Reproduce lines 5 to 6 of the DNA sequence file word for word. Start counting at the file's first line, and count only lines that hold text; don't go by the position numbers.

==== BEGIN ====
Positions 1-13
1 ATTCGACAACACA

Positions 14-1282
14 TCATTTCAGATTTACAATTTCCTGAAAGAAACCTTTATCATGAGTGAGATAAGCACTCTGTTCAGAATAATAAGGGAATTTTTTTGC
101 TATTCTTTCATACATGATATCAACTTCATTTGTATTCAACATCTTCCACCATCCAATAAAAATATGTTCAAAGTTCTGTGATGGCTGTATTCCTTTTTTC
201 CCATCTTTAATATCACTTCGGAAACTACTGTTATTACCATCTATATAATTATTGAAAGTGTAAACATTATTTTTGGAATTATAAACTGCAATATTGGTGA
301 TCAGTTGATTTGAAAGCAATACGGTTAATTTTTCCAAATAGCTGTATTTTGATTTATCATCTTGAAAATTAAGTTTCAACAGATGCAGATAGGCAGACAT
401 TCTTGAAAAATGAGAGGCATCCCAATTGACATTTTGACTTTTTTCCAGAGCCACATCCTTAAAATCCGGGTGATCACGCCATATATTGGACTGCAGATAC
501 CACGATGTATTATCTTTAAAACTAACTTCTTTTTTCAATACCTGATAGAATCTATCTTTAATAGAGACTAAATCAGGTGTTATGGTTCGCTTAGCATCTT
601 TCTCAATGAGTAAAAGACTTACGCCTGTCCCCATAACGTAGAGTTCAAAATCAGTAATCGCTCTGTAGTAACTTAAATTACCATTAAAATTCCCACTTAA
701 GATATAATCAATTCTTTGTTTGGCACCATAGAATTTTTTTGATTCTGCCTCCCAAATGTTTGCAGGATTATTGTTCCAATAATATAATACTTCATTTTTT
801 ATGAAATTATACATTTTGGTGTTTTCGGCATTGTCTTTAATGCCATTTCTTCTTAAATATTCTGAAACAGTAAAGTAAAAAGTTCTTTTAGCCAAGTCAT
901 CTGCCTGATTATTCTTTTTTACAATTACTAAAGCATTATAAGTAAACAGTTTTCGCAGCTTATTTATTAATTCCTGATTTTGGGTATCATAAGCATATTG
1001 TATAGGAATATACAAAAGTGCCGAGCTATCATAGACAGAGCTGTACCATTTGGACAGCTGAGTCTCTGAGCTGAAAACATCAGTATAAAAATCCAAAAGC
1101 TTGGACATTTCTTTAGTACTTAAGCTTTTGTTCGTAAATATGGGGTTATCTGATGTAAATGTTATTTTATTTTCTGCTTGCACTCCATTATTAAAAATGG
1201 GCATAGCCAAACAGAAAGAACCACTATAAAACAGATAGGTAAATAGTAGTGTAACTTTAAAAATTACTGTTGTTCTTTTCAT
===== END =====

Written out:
101 TATTCTTTCATACATGATATCAACTTCATTTGTATTCAACATCTTCCACCATCCAATAAAAATATGTTCAAAGTTCTGTGATGGCTGTATTCCTTTTTTC
201 CCATCTTTAATATCACTTCGGAAACTACTGTTATTACCATCTATATAATTATTGAAAGTGTAAACATTATTTTTGGAATTATAAACTGCAATATTGGTGA